Mr. Brad Gillen, Executive Vice President, CTIA, underscored the role broadband deployment plays in the race to 5G, commenting, “The timing of this hearing is fortuitous as U.S. wireless providers are preparing to roll out the next-generation of wireless networks, 5G, and bold federal infrastructure reform can greatly expedite the millions of jobs and billions of investment that national 5G deployment will bring. Nations from Asia to Europe are investing heavily in 5G, but none of those countries can match the dynamism of the U.S. wireless industry. With four nationwide providers, and dozens more regional carriers and resellers, massive private investment will be unleashed in the U.S. if the government modernizes its approach to infrastructure siting. With this Committee’s continued leadership, we are confident we can win the global race to 5G—as we did for 4G.”
Mr. Scott Slesinger, Legislative Director, Natural Resources Defense Council, expressed the need for action to fix America’s infrastructure, stating, “This Congress has a very important responsibility to address the failing infrastructure that has made America less globally competitive and is undermining our quality of life.” He added, “Any world traveler, and in fact, President Trump himself, has noted that the airports and roads of our country now suffer in comparison to other developed and even some developing countries. Lack of access to broadband limits economic vitality and limits educational opportunities in many underserved communities.”
Mr. Matthew Polka, President and CEO, American Cable Association, testified on how the new tax law is helping remove high-cost barriers to broadband deployment, saying, “Because network investment will be propelled by the just-enacted tax statute, it is a key factor for which you need to account. ACA members have told us that because the new law permits them to ‘expense’ their network investments immediately and cuts the corporate tax rate to 21%, they have substantially greater incentives and ability to increase their capital spending significantly in the coming years. We estimate that the new tax law will turn more than 400,000 homes in unserved areas into economically viable areas ripe for private investors to build high-speed broadband or fiber-to-the-home services. Additional areas would also become suitable for private investors using other technologies.”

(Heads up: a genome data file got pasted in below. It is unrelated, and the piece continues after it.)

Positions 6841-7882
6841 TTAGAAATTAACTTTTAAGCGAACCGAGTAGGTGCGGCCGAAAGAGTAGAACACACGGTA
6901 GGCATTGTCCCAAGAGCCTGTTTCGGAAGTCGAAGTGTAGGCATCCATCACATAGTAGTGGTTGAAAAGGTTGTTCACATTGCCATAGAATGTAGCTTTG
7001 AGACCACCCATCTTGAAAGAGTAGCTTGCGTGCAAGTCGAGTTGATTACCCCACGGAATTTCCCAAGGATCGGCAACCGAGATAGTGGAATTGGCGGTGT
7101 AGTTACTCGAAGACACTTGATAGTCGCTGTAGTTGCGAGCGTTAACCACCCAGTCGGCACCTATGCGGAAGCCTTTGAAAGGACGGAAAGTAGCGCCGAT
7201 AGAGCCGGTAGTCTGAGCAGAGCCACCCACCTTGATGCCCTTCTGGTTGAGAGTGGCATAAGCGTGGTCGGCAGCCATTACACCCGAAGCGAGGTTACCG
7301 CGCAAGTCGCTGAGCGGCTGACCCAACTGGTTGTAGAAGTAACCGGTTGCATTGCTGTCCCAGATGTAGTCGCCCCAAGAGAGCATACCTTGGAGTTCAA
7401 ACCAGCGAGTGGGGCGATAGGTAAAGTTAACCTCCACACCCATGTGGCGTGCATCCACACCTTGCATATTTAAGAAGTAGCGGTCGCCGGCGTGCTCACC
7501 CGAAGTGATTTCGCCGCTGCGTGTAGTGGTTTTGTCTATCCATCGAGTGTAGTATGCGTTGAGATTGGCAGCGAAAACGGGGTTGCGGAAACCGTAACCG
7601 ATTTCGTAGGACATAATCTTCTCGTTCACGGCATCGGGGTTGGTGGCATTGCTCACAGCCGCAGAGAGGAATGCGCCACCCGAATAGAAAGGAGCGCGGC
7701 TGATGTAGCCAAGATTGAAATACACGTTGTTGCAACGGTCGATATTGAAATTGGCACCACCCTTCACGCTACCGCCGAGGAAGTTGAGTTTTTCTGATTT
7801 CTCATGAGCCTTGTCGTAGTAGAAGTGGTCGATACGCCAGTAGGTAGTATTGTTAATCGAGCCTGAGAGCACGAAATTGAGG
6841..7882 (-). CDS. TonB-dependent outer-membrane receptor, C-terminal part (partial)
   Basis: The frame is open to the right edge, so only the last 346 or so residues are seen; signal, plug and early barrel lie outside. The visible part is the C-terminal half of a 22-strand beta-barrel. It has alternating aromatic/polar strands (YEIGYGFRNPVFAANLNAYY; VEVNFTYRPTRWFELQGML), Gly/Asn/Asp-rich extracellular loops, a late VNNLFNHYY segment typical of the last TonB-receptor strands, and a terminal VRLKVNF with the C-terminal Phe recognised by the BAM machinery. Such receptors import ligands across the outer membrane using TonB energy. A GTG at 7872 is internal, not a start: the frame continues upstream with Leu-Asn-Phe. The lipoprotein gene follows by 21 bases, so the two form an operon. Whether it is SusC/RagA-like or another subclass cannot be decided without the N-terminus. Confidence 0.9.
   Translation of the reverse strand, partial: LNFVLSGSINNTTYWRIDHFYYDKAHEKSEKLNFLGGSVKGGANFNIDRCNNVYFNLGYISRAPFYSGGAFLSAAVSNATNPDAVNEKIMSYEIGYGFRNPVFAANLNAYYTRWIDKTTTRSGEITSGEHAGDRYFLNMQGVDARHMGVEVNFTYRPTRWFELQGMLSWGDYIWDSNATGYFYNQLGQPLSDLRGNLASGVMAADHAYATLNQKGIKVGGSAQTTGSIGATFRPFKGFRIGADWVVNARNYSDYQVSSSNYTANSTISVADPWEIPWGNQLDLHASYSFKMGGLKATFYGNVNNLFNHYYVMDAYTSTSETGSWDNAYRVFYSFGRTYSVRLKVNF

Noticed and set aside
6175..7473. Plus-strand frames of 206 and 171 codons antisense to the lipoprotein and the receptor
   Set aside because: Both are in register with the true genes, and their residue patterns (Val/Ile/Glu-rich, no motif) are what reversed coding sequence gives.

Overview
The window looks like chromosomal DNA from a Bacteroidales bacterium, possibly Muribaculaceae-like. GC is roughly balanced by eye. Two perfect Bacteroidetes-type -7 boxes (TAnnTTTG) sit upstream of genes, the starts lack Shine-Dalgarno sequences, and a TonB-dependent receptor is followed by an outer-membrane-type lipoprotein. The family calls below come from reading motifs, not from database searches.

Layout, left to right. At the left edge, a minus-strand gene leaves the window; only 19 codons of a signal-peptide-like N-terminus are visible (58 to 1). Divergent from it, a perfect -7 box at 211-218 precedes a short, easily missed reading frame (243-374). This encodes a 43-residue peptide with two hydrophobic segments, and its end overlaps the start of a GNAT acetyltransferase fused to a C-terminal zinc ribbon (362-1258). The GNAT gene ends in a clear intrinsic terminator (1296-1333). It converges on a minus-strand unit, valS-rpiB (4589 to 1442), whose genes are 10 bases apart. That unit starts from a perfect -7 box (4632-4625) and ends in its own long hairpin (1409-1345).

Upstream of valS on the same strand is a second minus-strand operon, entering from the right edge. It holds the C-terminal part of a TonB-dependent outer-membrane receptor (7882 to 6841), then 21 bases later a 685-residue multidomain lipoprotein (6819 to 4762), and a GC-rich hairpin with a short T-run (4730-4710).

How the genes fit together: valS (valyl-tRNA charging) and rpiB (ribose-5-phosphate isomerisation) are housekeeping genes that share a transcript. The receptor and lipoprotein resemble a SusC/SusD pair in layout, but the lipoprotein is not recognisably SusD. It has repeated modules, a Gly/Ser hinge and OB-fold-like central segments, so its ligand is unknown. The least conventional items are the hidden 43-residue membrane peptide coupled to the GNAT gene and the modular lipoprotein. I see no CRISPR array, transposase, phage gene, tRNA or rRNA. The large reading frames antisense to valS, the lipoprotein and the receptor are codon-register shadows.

Ms. Joanne Hovis, President, CTC Technology and Energy, provided testimony on the challenges to encouraging private broadband investment, stating, “If return on investment is low or nonexistent, the investment will not be made. To solve this, state, local, and federal governments can take steps to improve the economics of broadband deployment in areas where investment has been insufficient. These areas include not only rural communities, but also underserved urban areas such as small business locations in cities and suburbs, as well as low-income areas where adoption is low and incumbents see no return that justifies network upgrades. Particular attention and support must be directed to those areas; without such efforts, private dollars will continue to flow primarily to the most profitable areas.”
Ms. Shirley Bloomfield, CEO, NTCA—The Rural Broadband Association, noted in her testimony, “Even where broadband is available, sustaining it and upgrading it to keep pace with today’s economy and user demands is a challenge unto itself; the job is not done when networks are deployed, because consumers’ use of broadband depends upon reliable and affordable services that will stay high-quality and keep pace with advances in technology and user needs. Thus, even as we have successes to celebrate and roadmaps to look to for proven track records of success, we as a nation have much more to do both to reach unserved areas and also to sustain robust and affordable rural broadband where it is available today.”
For more information on today’s hearing, including a background memo, witness testimony, and archived webcast, click here.
To learn more about the committee’s efforts on broadband infrastructure, click here.